And that is only the most recent example of Maine’s federal representatives crossing party lines. William Cohen, as a Republican member of the House Judiciary Committee, recommended impeaching President Nixon in 1974. Edmund Muskie – a former US senator and secretary of State, and perhaps the state’s most famous Democrat – “actively supported liberal social causes while fighting to hold down excessive Government spending,” The New York Times wrote in its 1996 obituary.

Whether it’s because of gerrymandering, their personal ethos, or apathy, many voters in other states don’t demand that their politicians remain moderate the way Maine voters do, Collins believes.

“Mainers are very pragmatic. They take commonsense approaches to problems,” she says. “They expect us to work together and get things done.”

The next generation of Maine politicians seems to be aspiring to fit that mold.

Take Bruce Poliquin, a freshman Republican and one of Maine’s two members of the US House, who has actually become more moderate during his two years in Congress. After saying in a failed 2012 US Senate campaign that he “loves to argue with liberals,” he has opposed federal anti-union right-to-work legislation, voted against repealing “Obamacare,” and angered tea party Republicans by voting to keep John Boehner as House speaker.

Michael Timchak of Windsor Chairmakers in Lincolnville is unlikely to support Mr. Poliquin, but he appreciates the congressman’s attitude.

“They’re trying to represent the people of the state, and the general feeling in the state is a more moderate feeling, a more bipartisan kind of feeling to get things done,” he says, referring to Maine’s congressional delegation.

And he is optimistic that that “core value” of the state – “to do something, and do a good job” – will ensure that the divisiveness and gridlock of the LePage era will fade after he is “termed out” in 2018.

“The core values in the state will put a stop on that,” he adds. “I don’t think [the partisanship] is going to go as far as it has in a lot of places.”

Dutson, the Republican operative, agrees. “I don’t think Maine politics is going to devolve into a Donald Trump-Paul LePage thing going down the road,” he says. “But in order for that not to happen, we have to be more aggressive in articulating the ethos we have had here for a long time.”

[Editor's note: The language regarding the results of the 2010 governor's race has been clarified.]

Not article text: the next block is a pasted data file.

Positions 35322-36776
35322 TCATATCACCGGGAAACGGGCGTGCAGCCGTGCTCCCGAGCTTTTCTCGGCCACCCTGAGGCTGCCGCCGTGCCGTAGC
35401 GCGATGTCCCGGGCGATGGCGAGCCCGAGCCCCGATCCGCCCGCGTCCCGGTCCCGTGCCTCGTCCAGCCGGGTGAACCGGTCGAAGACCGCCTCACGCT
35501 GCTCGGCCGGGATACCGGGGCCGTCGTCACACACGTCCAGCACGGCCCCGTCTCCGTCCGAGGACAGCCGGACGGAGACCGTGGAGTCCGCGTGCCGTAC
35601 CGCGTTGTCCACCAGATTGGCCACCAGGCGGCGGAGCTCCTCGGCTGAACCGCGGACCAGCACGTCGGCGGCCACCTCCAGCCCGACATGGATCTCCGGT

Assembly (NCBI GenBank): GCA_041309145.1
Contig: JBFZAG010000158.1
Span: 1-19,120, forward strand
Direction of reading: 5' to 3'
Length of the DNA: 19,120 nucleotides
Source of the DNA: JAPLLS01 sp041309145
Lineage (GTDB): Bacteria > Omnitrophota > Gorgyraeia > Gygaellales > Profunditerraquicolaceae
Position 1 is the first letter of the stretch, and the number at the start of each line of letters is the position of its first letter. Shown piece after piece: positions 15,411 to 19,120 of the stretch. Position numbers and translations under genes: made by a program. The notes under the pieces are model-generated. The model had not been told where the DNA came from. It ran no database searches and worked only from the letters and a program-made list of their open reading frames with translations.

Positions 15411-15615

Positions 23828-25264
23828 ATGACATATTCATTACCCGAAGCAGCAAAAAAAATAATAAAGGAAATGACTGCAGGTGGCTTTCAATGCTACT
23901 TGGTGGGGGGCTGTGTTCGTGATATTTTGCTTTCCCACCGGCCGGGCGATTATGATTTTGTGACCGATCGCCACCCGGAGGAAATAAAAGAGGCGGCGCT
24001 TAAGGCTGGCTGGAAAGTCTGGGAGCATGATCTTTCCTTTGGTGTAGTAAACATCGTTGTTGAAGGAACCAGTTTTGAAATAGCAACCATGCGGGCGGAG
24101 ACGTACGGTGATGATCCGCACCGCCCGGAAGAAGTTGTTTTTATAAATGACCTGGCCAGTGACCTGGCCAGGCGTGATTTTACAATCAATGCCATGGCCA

You've read  of  free articles. Subscribe to continue.

Dear Reader,

About a year ago, I happened upon this statement about the Monitor in the Harvard Business Review – under the charming heading of “do things that don’t interest you”:

“Many things that end up” being meaningful, writes social scientist Joseph Grenny, “have come from conference workshops, articles, or online videos that began as a chore and ended with an insight. My work in Kenya, for example, was heavily influenced by a Christian Science Monitor article I had forced myself to read 10 years earlier. Sometimes, we call things ‘boring’ simply because they lie outside the box we are currently in.”

If you were to come up with a punchline to a joke about the Monitor, that would probably be it. We’re seen as being global, fair, insightful, and perhaps a bit too earnest. We’re the bran muffin of journalism.

But you know what? We change lives. And I’m going to argue that we change lives precisely because we force open that too-small box that most human beings think they live in.

The Monitor is a peculiar little publication that’s hard for the world to figure out. We’re run by a church, but we’re not only for church members and we’re not about converting people. We’re known as being fair even as the world becomes as polarized as at any time since the newspaper’s founding in 1908.

We have a mission beyond circulation, we want to bridge divides. We’re about kicking down the door of thought everywhere and saying, “You are bigger and more capable than you realize. And we can prove it.”

If you’re looking for bran muffin journalism, you can subscribe to the Monitor for $15. You’ll get the Monitor Weekly magazine, the Monitor Daily email, and unlimited access to CSMonitor.com.